Skip to main content

Dealer Holdback

What It Is and How It Works

Dealer Holdback

Dealer holdback is designed to supplement the dealer's cash flow and indirectly reduce "variable sales expenses" (another way of saying "sales commissions") by artificially elevating the dealership's paper cost. The holdback is a percentage of either the manufacturer's suggested retail price (MSRP) or invoice price of a new vehicle that the manufacturer repays to the dealer.

Some car buyers try to use dealer holdback to calculate the net price of a vehicle to the dealer, with the intention of using that amount as a basis for negotiating a rock-bottom price.

However, determining the dealer's actual net cost is difficult, even for seasoned automotive insiders. Instead, it's better to focus on tangible numbers like the True Market Value (TMV®), which is an average of what other people are paying for a car in a given area.

Having said that, some car shoppers still may wonder about holdback amounts and the holdback process. Here are the basics.

What Are Dealer Holdbacks for?

Dealerships have an inventory on hand so that consumers can browse and ultimately choose a vehicle. Dealerships pay for this inventory when they obtain vehicles from the manufacturer. The amount the dealer pays is the price reflected on the invoice from the manufacturer to the dealer. This is the so-called "invoice price."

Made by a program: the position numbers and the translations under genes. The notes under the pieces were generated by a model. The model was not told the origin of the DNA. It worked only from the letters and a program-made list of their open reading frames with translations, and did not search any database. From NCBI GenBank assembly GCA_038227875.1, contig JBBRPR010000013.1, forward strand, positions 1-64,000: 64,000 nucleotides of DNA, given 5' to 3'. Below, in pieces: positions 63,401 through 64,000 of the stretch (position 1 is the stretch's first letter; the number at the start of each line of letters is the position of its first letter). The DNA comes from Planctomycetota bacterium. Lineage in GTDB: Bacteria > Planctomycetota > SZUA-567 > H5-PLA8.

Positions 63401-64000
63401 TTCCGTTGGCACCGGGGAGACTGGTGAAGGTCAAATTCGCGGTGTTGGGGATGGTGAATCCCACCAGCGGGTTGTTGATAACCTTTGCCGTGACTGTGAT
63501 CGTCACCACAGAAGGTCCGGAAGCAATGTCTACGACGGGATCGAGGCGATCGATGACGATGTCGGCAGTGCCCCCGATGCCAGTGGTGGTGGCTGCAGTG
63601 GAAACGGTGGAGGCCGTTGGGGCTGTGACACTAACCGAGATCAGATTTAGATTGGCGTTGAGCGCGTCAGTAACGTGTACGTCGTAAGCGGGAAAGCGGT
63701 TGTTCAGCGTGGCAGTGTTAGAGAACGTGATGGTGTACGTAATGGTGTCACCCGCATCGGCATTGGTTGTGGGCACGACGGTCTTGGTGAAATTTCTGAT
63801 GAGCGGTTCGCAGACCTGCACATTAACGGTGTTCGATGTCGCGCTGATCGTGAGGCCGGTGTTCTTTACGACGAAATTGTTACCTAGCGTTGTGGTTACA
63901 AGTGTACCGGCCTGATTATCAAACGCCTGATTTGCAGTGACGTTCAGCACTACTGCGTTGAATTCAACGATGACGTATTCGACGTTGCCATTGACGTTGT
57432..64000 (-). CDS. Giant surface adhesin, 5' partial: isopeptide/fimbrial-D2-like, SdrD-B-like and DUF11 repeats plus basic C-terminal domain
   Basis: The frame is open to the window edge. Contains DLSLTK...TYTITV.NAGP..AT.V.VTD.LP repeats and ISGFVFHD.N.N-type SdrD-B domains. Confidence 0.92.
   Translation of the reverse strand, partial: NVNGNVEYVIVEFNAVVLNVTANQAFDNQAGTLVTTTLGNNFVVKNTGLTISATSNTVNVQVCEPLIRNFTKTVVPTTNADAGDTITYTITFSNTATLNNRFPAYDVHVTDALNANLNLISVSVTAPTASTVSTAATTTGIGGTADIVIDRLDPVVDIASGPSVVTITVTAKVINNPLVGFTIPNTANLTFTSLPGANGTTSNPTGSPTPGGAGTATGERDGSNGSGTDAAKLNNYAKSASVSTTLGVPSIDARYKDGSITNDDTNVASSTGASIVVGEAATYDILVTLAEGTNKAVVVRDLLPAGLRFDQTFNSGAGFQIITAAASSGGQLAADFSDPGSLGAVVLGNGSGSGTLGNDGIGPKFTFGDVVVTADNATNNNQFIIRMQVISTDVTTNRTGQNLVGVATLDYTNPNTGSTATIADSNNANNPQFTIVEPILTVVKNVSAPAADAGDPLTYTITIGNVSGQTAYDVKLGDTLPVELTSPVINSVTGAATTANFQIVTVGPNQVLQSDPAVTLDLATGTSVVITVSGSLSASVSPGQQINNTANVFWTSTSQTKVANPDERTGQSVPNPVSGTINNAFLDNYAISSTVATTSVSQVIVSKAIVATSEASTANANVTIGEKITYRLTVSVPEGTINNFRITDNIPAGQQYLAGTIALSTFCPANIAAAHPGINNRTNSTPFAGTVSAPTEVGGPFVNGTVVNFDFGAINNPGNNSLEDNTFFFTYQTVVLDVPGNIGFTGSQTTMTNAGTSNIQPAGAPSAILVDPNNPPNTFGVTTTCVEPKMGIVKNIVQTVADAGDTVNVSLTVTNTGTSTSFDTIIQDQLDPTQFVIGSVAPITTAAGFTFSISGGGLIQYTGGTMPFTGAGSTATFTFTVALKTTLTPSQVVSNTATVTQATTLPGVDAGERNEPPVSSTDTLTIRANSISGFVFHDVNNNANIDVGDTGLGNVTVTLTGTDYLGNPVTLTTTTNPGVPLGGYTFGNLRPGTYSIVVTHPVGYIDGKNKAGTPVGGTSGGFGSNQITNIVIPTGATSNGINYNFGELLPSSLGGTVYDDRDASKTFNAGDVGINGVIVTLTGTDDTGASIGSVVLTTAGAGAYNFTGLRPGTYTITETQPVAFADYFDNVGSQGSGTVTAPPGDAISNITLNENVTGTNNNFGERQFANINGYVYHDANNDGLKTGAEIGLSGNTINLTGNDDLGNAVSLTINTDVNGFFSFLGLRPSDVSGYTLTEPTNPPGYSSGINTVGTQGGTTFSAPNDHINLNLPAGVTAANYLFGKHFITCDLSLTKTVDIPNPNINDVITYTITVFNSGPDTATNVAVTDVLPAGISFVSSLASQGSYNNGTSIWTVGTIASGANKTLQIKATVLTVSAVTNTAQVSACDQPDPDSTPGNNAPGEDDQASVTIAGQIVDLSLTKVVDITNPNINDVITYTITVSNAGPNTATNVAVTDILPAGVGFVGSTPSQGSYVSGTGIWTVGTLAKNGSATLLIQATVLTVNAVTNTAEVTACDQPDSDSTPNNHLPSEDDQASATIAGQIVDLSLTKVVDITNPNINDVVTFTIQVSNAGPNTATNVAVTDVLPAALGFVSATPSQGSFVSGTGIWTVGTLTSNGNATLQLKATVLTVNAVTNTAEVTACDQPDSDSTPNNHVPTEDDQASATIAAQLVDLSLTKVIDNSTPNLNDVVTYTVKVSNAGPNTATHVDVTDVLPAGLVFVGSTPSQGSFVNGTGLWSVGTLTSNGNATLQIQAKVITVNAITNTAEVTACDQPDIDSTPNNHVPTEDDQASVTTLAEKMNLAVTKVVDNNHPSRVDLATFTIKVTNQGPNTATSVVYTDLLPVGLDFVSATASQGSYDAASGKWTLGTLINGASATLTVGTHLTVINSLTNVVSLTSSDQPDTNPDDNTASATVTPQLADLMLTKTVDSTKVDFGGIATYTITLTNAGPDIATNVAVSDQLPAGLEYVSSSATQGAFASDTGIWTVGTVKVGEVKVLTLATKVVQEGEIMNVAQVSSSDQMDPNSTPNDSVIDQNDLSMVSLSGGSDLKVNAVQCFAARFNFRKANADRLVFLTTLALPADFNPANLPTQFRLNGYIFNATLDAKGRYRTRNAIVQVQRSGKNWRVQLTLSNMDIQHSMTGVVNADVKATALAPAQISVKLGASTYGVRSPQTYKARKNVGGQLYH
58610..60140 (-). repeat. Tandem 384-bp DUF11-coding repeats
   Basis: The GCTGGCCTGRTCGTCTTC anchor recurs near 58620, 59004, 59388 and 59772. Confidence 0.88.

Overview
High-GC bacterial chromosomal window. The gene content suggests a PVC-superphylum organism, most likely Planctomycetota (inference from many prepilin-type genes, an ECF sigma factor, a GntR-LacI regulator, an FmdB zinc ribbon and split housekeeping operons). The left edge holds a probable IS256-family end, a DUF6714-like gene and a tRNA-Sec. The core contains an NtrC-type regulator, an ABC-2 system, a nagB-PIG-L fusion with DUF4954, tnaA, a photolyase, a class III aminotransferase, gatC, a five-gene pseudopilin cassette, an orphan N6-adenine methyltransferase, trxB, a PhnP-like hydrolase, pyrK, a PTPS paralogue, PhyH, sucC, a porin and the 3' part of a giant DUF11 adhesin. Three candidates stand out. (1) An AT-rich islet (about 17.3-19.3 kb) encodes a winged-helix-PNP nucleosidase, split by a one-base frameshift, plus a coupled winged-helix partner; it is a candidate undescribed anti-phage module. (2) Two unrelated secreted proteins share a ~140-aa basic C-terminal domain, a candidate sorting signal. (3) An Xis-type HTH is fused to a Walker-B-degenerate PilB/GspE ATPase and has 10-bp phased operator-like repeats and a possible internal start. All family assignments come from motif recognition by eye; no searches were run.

Now the twist: With the introduction of holdbacks some years ago, most manufacturers inflated the invoice prices for every vehicle by a predetermined amount (2-3 percent of MSRP is typical). The dealer pays that inflated amount when it buys the car from the manufacturer. But later, at predetermined times (usually quarterly), the manufacturer reimburses the dealer for the excess amount. This is the "holdback," so named because funds are "held back" by the manufacturer and released only after the vehicle is invoiced to the dealership.

Why the complex accounting? Because holdbacks can benefit dealers in three ways:

1. Dealerships borrow money to finance cars based on an invoiced amount that includes the holdback. So the higher the invoiced amount, the more the dealership can borrow from its lender.

2. Inflating the dealership's cost can have the effect of increasing profit, since sales personnel are paid commissions based on the gross profit of each sale. Holdbacks have the effect of lowering the gross profit, and thus the sales commissions.

3. Holdbacks enable dealerships to advertise invoice-price sales and sell their vehicles at or near invoice and still make hundreds of dollars on the transaction.

See Edmunds pricing data

Has Your Car's Value Changed?

Used car values are constantly changing. Edmunds lets you track your vehicle's value over time so you can decide when to sell or trade in.

Price history graph example

Holdbacks Allow "Invisible" Dealer Profits

The holdback amount is "invisible" to the consumer because it does not appear as an itemized fee on the window sticker. For example, let's say you're interested in a Chevrolet with an MSRP of $20,500, including optional equipment, and a $500 destination charge. Let's also say that the invoice price on this hypothetical Chevy is $18,000. The cost of the car includes a dealer holdback that, in the case of all Chevy vehicles, amounts to 3 percent of the MSRP, or $615. (Note that the $500 destination charge should not be included when computing the holdback.) So, on this particular Chevy, the true dealer cost is actually $17,400. Even if the dealer sells you the car for the invoice price, he would still be making about $600 on the deal, once the quarterly check from Chevrolet arrives.